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R. Mandelbaum, H. Miyatake, T. Hamana, et. al.
Mon, 22 May 17
11/51

Comments: 23 figures, 4 tables, submitted to PASJ

A generalized approach to model the spectra and radiation dose rate of solar particle events on the surface of Mars [EPA]

http://arxiv.org/abs/1705.06763


For future human missions to Mars, it is important to study the surface radiation environment during extreme and elevated conditions. In the long term, it is mainly Galactic Cosmic Rays (GCRs) modulated by solar activity that contributes to the radiation on the surface of Mars, but intense solar energetic particle (SEP) events may induce acute health effects. Such events may enhance the radiation level significantly and should be detected as immediately as possible to prevent severe damage to humans and equipment. However, the energetic particle environment on the Martian surface is significantly different from that in deep space due to the influence of the Martian atmosphere, and, to a lesser extent, the regolith. Depending on the intensity and shape of the original solar particle spectra as well as particle types, the surface spectra may induce entirely different radiation effects. For instance, an intense SEP event with a soft spectrum that would be hazardous on the lunar surface may, in contrast, induce only low levels of radiation on the Martian surface that would be well within human health tolerances. In order to give immediate and accurate alerts while avoiding unnecessary ones, it is important to model and well understand the atmospheric effect on the incoming SEPs including both protons and helium ions. In this paper, we have developed a generalized approach to quickly model the surface response of any given incoming proton/helium ion spectra and have applied it to a set of historical large solar events, thus providing insights into the possible variety of surface radiation environments that may be induced during SEP events.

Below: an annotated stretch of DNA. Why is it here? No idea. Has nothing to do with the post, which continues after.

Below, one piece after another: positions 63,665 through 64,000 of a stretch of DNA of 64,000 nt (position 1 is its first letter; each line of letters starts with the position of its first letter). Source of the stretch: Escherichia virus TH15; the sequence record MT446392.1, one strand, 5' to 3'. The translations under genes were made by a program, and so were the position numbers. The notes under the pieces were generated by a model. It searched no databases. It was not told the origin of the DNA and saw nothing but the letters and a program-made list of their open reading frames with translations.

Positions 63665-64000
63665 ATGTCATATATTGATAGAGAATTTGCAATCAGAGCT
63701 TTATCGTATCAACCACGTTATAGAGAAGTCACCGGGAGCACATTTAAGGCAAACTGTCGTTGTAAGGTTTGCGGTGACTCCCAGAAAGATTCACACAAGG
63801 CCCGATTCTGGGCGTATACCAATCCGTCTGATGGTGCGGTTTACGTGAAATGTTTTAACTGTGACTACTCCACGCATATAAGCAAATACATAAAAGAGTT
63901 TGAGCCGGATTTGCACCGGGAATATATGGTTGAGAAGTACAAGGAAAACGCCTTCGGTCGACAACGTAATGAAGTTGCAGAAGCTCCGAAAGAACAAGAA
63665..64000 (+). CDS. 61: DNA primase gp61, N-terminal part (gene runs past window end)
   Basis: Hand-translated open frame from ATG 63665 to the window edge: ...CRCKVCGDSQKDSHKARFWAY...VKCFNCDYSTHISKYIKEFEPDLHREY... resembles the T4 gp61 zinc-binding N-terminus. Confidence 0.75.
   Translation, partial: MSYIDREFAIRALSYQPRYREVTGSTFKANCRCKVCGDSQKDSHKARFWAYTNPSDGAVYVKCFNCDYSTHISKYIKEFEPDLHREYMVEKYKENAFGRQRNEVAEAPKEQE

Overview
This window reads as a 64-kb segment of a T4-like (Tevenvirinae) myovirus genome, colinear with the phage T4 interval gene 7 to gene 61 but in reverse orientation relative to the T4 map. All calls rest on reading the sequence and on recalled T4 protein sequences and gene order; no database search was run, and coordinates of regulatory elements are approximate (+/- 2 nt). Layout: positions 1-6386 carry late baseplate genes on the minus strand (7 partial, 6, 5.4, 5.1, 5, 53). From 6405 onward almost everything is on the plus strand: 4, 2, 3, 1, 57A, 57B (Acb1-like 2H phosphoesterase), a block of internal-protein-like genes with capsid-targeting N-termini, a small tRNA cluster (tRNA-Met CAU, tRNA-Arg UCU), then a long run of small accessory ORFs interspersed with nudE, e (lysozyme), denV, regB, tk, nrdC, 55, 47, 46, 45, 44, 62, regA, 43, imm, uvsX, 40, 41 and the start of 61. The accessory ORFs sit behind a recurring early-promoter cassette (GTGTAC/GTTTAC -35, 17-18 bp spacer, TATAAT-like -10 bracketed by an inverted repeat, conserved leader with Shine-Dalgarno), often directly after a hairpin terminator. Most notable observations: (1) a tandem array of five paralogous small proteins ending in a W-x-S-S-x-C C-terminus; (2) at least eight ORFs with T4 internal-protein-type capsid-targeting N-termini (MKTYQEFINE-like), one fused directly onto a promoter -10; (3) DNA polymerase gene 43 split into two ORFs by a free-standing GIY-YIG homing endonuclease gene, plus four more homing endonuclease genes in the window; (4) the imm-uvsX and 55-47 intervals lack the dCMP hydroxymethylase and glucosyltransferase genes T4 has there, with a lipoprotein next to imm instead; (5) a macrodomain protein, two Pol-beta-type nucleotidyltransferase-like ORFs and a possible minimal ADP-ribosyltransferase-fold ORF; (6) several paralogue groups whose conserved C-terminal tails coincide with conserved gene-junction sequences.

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J. Guo, C. Zeitlin, R. Wimmer-Schweingruber, et. al.
Mon, 22 May 17
13/51

Comments: N/A

Deep Full-sky Coadds from Three Years of WISE and NEOWISE Observations [IMA]

http://arxiv.org/abs/1705.06746